Wow! What a wonderful ending to the APT Trail when the group was met by Fr Shabalala and Fr Mota at Mariannhill and given a special blessing in the church. Fr Shabalala called up each person to receive their certificates of completion and a blessing.
Over 12 days from Reichenau to Mariathal they passed through farms (were invited to stop for tea and coffee by a farmer) forests, veld and villages, visiting 8 missions and staying over at two. They were kindly welcomed by all the people in the villages – especially the owners of the Spaza tuck-shops when they stopped to by cold drinks! Fr Paul blessed many people along the route and continued to offer spiritual guidance and mass. One memorable mass was in the tiny, abandoned chapel of St Bernard high in the hills above Lourdes. The locals arrived and sang in the chapel.
As you know they spent two nights at Ashtonvale, owned by Carol and Russell Hill and two nights at Myddelton Farm where they were hosted by Linda Hodson. At Kevelaer Fr Mhlongo set up mass before they arrived so that Fr Paul could offer mass and Communion. They were all thrilled to see the APT Trail piece of slate with the yellow Trappist cross, at the base of the reliquary which holds the relic of Our Lady of Kevelaer.
Fr Ignatius at Centocow was a hit with the group and his kindness and wonderful cooking was memorable! Fr Paul rang the bells for them and offered a special mass. What was great about the masses is that non-Catholics who attended could go up for a blessing.
When they arrived at Lourdes they were met by Sister Sylvia, Sister Imelda and me with cold water, juice and biscuits. Because there is no accommodation at Lourdes our hired bus and driver took them to Emaus for the night where the wonderful sisters cared for them and cooked for them. The plan was to return to Lourdes the next day and walk to Emaus, accompanied by Sister Imelda (Emaus) a Koinonia Sister from Lourdes and Bishop Dziuba. But, torrential rains turned the road works along the front of Emaus into an impassable muddy quagmire and no vehicles could get out or in. With no network to make a call or send a message, the folk at Lourdes waited in vain for the group to arrive. Our hardy pilgrims decided to climb the Stations of the Cross at Emaus instead. Sister said that perhaps Abbot Francis wanted them to spend another day at Emaus and experience his Stations!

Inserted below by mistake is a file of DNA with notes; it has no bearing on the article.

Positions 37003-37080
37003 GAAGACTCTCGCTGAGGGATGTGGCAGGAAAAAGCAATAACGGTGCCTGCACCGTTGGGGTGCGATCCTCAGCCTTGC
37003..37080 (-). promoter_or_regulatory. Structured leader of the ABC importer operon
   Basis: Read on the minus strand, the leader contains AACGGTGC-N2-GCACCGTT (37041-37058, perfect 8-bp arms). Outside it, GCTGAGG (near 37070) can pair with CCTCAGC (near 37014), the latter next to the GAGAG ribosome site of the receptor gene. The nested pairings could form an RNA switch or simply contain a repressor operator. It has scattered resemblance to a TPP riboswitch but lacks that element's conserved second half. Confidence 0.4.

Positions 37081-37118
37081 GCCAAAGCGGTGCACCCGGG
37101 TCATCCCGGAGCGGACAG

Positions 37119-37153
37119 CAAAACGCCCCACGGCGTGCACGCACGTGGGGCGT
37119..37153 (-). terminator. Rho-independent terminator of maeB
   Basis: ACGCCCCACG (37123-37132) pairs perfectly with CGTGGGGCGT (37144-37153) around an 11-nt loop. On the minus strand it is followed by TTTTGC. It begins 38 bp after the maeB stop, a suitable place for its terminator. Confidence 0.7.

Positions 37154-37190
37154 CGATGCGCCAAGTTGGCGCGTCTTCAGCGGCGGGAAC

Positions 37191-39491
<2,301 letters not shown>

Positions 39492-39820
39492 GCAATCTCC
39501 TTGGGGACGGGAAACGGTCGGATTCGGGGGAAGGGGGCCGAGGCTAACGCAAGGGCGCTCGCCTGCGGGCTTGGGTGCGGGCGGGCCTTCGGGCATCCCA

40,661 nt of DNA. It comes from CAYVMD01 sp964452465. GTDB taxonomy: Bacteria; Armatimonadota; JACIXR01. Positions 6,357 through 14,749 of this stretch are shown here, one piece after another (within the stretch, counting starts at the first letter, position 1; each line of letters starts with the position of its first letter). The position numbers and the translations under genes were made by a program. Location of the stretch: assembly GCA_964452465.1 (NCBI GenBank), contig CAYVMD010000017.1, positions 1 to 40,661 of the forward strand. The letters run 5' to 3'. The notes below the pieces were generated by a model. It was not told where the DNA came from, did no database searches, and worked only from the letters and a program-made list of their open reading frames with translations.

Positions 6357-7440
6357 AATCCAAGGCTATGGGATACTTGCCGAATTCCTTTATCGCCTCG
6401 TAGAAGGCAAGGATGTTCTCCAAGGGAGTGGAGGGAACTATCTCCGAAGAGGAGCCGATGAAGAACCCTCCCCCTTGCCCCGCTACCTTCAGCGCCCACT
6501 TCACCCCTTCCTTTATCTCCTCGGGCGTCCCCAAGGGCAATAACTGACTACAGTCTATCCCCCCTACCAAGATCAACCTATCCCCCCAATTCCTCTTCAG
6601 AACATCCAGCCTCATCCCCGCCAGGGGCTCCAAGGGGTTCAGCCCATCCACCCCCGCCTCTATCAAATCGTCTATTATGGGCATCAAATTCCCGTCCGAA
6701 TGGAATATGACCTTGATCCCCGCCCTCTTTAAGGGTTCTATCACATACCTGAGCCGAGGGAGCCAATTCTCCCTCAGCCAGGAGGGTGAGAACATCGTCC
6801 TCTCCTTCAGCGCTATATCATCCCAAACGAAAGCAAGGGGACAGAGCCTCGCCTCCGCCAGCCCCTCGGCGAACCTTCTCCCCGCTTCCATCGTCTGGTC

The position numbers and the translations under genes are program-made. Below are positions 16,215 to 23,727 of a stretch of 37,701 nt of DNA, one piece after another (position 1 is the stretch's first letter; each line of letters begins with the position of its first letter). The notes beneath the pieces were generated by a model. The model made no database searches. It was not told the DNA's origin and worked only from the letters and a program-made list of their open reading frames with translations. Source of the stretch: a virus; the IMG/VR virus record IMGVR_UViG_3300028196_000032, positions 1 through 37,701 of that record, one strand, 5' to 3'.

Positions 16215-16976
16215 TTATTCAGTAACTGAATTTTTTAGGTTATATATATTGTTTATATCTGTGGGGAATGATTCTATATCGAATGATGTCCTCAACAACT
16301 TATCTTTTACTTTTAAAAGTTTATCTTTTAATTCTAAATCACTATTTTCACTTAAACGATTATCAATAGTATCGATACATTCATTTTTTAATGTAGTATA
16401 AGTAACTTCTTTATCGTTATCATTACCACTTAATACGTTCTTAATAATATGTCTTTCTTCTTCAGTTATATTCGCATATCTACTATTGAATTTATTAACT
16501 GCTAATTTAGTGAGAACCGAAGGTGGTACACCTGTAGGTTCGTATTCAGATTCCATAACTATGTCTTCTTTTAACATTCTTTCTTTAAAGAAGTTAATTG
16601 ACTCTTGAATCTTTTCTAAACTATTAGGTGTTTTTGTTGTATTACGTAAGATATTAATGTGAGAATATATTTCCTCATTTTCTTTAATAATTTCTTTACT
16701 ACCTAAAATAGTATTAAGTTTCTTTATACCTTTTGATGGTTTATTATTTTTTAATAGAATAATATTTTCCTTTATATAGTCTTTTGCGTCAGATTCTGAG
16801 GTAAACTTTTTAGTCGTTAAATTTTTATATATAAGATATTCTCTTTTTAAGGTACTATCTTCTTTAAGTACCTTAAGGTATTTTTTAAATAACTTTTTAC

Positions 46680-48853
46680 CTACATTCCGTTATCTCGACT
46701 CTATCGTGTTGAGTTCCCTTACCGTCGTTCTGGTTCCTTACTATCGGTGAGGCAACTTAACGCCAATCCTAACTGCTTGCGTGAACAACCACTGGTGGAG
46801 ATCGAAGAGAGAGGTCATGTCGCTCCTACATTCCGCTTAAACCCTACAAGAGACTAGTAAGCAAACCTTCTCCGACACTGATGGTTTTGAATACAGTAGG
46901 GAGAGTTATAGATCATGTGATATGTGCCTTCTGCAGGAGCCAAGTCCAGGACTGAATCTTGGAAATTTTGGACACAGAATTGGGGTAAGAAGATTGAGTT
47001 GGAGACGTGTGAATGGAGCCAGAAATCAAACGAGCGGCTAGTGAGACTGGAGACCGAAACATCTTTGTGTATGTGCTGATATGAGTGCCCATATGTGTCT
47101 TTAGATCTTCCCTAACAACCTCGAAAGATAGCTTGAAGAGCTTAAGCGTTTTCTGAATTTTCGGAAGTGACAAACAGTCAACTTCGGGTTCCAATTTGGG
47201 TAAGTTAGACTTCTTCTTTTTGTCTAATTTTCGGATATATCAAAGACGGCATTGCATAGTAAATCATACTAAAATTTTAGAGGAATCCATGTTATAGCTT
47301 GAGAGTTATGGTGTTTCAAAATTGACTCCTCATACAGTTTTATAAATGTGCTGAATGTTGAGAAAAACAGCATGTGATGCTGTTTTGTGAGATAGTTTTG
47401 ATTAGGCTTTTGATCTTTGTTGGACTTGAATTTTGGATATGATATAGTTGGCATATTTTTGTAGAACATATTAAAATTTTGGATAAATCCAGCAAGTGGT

The next morning Bishop Dziuba arrived at Emaus at 7am for an interview with the film crew, but had to park on the muddy excavated road and slip and slide through the mud into the Emaus property. The group walked in the puddles and mud to Umzimkulu accompanied by Sister Imelda and the APTTA chairman, Trevor Kohwa. Trevor is not a regular walker and told me that the next day he was walking like a wind-up soldier and had difficulty getting up and down from a chair! He has a new admiration for the mainly over 70 year-old hikers in the group.
As they approached the small mission of Maria Hilf (Mary Help) they could hear singing. A crowded celebratory mass was in progress, with choirs singing and congregants reaffirming their faith. Fr Msomi gave the group a warm welcome and has invited them all to return for a braai one day!
They spent a night at Korongo Valley with Sue and a night on St Isidor Farm at the beautiful Kings Grant retreat with Cheryl Biggs. The next day they walked to Mariathal Mission where Fr Khumalo welcomed them with water, juice and scones. The group was accompanied for the first 6 days by a film production crew, filming a segment for the SABC religious program ‘Hosanna’. Another film production crew walked with them all the way filming the first APT Trail, which will form a part of a promotional video for the Harry Gwala District and will be offered to the SABC. Fr Khumalo offered to take the film crew back to Kings Grant to get their car and also to drive our wonderful Trail Guide, Mdu Zuma back to Reichenau. (Ngiyabonga Fr Khumalo!)
I must admit that when the group set off, I had feelings of trepidation about the safety of a team which consisted mainly of ‘abelungu’ walking through remote tribal lands and villages but they were met with kindness, curiosity, sometimes excitement and goodwill wherever they went. People were delighted to see a priest with the group and Mdu was invaluable, with his wide smile and confident manner, he claimed the team as his own and proudly told everyone that they were his group which he was leading for the church! When the team had a farewell for Mdu at the end of the walk, he sang for them, tears pouring down his cheeks.
We are going to be raising funds for R8000 for the purchase an APTTA focussed 5 – 10 minute promotional video, which has to be done in a studio with a voice over artist. If you have any ideas, or are part of an interest group that might be able to help raise money for this, please let us know. My husband has offered to pay R5000 for a longer video on the trail itself which will be a memento for the walkers on this pioneering walk. If you would like to buy a copy of the DVDs, let us know and we will add your name to our list.
We want the APT Trail to be accessible to everyone so we have planned to have group in July to cater for school teachers; in September, November (a Slow Walk) and early March next year. The November walk will be a ‘Shongololo Trail’ (walk-and-ride) with stages no longer than 8 – 10 km for people who can’t walk 20 km per day but would like to walk to each mission and experience the trail as a pilgrim. Please share the link with friends or interested people. https://abbotpfannertrappisttrail.weebly.com/book-a-trail.html